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Where are the real male role models and sponsors?
Sep 21, 2013

Where are the real male role models and sponsors?

There are relatively few role models for young people.  We are in a society that is ruled by men

-Catherine Deneuve

I have a morning ritual. This involves getting up before everyone else in the house, putting the kettle on, getting the newspaper from the footpath (yes I still read printed newspapers) and settling in to read the paper with a hot cup of tea, made the old fashioned way with tea leaves.

On Saturday mornings, this is even more special, as the Saturday paper brings me two writers whose work I read before anyone else - Kathleen Noonan and Madonna King.  They write in very different ways on usually very different topics - speaking to my heart, soul and brain.  Madonna King often writes as I think - only she expresses it much better than I ever could and today was one of those days.

Today, Madonna King wrote on a topic that I talk to people about a lot.  Some might say too much at much at times given the rolled eyes I am met.  And it is this, in short - in order for women to be equal in leadership, on boards, and in politics, and they have children, they have to have partners, in the truest sense of the word. This is the link to Madonna King's  article Abbott numbers not that much different to the rest of business.

The thing is, I am as disappointed as any feminist about the lack of women on the front bench in the Coalition's new government.  I understand however that the Coalition has had a steady team for many years and the front bench reflects that.  I am more disappointed that there appears to have been a lack of mentoring or sponsorship of women to get them into those leadership roles. And going forward it is NOT the responsibility of the sole female front bencher to be the mentor or sponsor - male front benchers including our Prime Minister have to be that as well. 

Bob Hawke, former Prime Minister, said on a national news channel on election night, that Tanya Plibersek would otherwise be a good candidate for Leader of the Opposition but for the fact that she had a three year old.  This is an example of the unconscious (or not so unconscious bias),  that exists - I tweeted immediately pointing out that the other contender had a child of a similar age, so why was this relevant?  And why was the person interviewing him not onto this immediately?  It seemed to take a couple of days for this comment to be mentioned in news.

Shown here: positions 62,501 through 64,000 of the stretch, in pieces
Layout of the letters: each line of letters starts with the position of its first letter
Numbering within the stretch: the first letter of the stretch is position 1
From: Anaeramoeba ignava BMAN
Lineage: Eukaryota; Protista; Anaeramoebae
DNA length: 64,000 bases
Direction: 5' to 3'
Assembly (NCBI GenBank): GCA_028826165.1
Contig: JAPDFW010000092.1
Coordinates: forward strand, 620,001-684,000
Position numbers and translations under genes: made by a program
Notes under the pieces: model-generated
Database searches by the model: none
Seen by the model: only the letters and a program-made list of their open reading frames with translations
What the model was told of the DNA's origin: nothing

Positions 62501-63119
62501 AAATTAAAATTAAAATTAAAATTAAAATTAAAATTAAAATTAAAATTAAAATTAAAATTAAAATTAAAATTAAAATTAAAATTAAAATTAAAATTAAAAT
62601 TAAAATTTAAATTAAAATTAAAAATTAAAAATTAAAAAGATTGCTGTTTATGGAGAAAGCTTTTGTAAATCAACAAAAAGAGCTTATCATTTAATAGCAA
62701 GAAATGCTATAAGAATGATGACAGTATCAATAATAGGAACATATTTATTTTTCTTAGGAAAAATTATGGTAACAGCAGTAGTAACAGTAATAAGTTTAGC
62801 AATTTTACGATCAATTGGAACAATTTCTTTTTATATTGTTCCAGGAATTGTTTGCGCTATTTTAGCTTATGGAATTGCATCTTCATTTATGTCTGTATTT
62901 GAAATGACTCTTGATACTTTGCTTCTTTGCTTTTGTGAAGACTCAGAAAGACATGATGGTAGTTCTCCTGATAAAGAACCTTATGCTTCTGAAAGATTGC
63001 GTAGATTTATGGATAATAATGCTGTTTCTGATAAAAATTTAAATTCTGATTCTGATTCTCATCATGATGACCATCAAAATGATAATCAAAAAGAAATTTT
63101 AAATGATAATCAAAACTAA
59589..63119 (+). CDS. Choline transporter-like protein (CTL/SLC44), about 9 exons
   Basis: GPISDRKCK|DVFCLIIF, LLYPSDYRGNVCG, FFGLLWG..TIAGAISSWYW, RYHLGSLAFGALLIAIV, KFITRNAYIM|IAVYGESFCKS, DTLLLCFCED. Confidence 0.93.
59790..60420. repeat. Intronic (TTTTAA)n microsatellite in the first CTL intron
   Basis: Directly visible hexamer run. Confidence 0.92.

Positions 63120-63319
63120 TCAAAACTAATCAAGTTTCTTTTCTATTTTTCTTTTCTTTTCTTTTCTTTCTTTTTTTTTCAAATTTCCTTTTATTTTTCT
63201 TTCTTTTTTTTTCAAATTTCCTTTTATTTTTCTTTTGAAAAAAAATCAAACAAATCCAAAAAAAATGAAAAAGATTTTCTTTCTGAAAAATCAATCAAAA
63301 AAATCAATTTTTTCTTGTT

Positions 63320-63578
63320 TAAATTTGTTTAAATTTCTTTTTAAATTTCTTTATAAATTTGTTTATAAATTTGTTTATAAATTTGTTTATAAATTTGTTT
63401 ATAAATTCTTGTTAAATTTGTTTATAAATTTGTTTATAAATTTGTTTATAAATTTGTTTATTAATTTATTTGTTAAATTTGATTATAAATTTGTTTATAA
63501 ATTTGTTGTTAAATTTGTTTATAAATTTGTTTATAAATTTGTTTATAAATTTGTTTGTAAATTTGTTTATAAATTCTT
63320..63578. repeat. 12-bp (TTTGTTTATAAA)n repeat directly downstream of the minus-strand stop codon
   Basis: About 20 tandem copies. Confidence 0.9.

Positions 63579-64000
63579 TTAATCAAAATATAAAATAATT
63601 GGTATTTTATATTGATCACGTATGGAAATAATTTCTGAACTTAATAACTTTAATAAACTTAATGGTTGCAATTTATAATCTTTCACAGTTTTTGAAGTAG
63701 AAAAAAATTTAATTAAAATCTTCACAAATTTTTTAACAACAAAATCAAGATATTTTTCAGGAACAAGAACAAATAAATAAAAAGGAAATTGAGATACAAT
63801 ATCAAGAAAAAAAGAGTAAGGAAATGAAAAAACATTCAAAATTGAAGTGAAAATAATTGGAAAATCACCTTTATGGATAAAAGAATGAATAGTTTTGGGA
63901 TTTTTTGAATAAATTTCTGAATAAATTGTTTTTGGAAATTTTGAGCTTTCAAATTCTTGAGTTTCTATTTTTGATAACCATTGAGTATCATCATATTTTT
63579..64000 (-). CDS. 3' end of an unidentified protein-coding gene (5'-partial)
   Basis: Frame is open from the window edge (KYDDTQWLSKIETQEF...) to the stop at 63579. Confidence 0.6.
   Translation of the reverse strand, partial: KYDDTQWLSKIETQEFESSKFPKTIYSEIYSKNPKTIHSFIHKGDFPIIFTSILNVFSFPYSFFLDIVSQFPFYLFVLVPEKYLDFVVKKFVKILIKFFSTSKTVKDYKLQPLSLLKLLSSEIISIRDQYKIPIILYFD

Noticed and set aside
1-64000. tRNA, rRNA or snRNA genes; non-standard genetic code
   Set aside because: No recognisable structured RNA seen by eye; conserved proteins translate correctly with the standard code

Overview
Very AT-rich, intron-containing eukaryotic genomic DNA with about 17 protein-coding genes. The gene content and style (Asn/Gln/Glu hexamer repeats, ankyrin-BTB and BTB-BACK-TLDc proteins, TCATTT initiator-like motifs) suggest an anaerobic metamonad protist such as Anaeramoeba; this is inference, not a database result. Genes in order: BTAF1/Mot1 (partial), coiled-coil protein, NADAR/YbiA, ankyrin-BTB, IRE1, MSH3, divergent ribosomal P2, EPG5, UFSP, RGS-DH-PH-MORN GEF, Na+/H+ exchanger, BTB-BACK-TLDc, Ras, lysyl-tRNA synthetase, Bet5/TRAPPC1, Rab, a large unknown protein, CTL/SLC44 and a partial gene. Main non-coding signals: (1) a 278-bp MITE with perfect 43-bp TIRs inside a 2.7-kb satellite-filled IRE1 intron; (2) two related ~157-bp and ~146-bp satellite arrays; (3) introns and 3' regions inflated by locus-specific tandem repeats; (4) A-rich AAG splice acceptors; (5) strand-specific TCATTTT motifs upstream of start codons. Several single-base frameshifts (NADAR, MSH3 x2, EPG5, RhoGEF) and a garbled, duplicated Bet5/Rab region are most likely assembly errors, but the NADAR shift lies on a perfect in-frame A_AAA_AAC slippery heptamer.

But enough of politics.  One of the real issues as Ms King rightly points out, is that women of talent, who happen to have children as well, often 'opt out' rather than as Sheryl Sandberg would have us do, 'lean in' to their careers.

And I agree with Ms King that there is a very good reason for that and it is something I counsel professional and executive women about as they are about to embark on parental leave (and let's be honest, it is not really parental leave if only the female gender takes it). 

No matter how equal the relationship before embarking on the joy of parenthood, something happens.  Whether it is from guilt, because their partner is still 'working' and they are 'just at home looking after the baby', women tend to take on the bulk of domestic tasks and organisation. Which is fine, and probably nice for a change.  But when their leave finishes and they go back to work - guess what?  They generally don't lose all of those jobs.  Their partners have developed the art of what I call 'learned helplessness', with the female of the species complicit in this arrangement.  Don't misunderstand me, we often create the very situation we then complain about for years.  And they often return to work part-time or flexibly.  So they get to leave the office by 5pm to collect little Jimmy from day care.  Because apparently having ovaries means we're the only ones who can do that.